As the two year anniversary of the Rana Plaza disaster was marked last month, it caused many in the industry and beyond to reflect on the reality of who makes our clothes. Consumers were encouraged to raise awareness of the fashion supply chain by asking brands #whomademyclothes? and it was also a chance to celebrate brands taking an active role in addressing these issues. As Stefano Pilati highlights, “We miss leaders. We have too many followers and not so many leaders”.
study 34 has picked some inspirational articles on the subject and would like to introduce some awesome brands addressing these issues.
“Now that several garments are offered cheaper than a sandwich we all know and feel that something is profoundly and devastatingly wrong” – Li Edelkoort. Read the full interview with Li Edelkoort following the publication of ‘Anti_Fashion’ – a manifesto definitely worth reading:
“If a product doesn't last and needs replacing after a couple of seasons, it is not sustainable. To last, products must be well made, which in fashion means not at mass-production levels but by well-organized and skilled craft-people” – Simone Cipriani. The founder of the Ethical Fashion Initiative highlights the decline of the artisan and the need for its return:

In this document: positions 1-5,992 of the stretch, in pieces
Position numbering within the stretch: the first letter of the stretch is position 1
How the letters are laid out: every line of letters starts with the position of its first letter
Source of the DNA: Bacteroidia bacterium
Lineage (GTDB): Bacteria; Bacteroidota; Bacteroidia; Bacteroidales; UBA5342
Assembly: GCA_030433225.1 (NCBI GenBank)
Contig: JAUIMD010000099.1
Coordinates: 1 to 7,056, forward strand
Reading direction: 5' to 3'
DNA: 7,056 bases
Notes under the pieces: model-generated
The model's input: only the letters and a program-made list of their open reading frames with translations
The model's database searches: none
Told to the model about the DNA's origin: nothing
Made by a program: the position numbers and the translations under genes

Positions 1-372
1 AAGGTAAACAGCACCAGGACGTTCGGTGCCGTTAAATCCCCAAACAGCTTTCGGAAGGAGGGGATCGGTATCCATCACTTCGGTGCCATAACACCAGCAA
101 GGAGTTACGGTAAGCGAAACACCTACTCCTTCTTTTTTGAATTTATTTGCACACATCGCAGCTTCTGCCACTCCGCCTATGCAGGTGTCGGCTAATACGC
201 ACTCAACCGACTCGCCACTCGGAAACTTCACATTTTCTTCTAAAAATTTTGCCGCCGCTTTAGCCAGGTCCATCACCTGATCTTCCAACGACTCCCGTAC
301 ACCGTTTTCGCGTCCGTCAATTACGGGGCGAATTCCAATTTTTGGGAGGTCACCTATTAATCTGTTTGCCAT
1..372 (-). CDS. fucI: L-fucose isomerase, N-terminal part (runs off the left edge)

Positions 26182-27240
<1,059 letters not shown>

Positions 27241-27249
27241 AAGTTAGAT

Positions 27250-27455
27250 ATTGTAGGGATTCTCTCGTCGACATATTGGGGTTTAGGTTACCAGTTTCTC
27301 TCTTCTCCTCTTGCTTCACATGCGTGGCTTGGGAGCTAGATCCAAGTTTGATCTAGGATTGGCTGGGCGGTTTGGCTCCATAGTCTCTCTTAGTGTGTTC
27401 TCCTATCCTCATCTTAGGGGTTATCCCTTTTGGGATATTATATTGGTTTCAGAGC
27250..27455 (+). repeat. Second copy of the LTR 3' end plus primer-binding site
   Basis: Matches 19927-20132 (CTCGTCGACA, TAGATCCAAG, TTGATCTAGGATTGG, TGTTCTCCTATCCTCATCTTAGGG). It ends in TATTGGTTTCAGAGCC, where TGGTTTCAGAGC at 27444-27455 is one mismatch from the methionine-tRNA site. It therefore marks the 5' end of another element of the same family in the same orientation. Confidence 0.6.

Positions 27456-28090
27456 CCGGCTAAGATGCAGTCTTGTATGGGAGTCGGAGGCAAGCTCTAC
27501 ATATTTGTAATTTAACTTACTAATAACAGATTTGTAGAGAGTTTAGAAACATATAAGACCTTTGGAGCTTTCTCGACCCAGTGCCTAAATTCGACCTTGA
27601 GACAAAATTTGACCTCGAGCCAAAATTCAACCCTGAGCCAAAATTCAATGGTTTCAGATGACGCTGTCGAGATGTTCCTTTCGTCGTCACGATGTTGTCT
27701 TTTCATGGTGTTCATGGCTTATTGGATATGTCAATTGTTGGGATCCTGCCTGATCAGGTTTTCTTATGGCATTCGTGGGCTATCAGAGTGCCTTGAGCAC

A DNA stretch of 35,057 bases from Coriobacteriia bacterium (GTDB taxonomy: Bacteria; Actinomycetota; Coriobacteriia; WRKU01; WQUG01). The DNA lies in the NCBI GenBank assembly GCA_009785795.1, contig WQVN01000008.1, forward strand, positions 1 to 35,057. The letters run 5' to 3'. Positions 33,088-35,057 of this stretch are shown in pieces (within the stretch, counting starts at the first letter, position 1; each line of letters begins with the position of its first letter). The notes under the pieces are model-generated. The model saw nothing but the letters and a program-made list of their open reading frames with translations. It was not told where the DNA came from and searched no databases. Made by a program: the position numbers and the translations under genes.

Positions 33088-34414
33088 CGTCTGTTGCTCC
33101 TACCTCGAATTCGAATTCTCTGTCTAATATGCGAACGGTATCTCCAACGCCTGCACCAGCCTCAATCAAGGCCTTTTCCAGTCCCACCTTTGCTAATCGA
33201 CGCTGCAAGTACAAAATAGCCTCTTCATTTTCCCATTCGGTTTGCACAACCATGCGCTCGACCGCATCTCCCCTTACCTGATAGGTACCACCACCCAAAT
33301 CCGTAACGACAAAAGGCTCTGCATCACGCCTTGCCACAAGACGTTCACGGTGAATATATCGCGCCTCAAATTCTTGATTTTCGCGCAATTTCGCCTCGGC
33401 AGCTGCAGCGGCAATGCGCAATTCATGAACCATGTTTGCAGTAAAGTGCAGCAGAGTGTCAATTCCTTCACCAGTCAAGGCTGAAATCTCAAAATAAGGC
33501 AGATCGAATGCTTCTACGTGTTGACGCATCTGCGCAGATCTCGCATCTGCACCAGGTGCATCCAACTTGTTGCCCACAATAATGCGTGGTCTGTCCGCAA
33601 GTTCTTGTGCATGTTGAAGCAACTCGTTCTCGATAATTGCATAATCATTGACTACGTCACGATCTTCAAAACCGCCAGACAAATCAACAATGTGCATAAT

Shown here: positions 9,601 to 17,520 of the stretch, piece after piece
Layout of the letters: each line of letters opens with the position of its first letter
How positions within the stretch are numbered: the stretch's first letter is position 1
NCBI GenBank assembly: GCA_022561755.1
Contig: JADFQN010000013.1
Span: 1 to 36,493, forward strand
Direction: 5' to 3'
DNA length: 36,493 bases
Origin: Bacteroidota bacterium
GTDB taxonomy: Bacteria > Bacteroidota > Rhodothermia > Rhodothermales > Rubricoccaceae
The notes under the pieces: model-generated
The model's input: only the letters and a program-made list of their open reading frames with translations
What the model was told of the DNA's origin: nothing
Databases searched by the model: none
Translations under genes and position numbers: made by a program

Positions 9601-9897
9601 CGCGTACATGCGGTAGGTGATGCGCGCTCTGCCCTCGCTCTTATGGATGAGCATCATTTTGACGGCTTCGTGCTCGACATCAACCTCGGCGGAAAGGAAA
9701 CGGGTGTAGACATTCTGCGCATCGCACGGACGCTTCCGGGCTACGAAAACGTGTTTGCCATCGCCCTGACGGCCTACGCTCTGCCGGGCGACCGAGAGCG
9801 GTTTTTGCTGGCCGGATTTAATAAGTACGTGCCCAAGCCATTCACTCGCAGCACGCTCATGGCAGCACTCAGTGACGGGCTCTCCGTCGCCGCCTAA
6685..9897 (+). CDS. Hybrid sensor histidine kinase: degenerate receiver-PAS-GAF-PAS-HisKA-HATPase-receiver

“Each garment has gone through thousands of hands to reach you. But we have no relationship to that process anymore.” – Kendall Robbins. If you want to know more about how to make sustainable fashion choices, take a look at this:
Christina Fischer is a Scandinavian leather accessory brand. With the life cycle of each product at the heart of their design ethos, old leather jackets are deconstructed and re-imagined into minimalist accessories – and study 34 loves their androgynous style: www.christinafischer.bigcartel.com
Lost Property of London
If you’re on the hunt for a little home grown investment, look no further than Lost Property of London. Designed and handmade in our very own capital, the ‘mini mini elwin’ is right right up our street: www.lostpropertyoflondon.com
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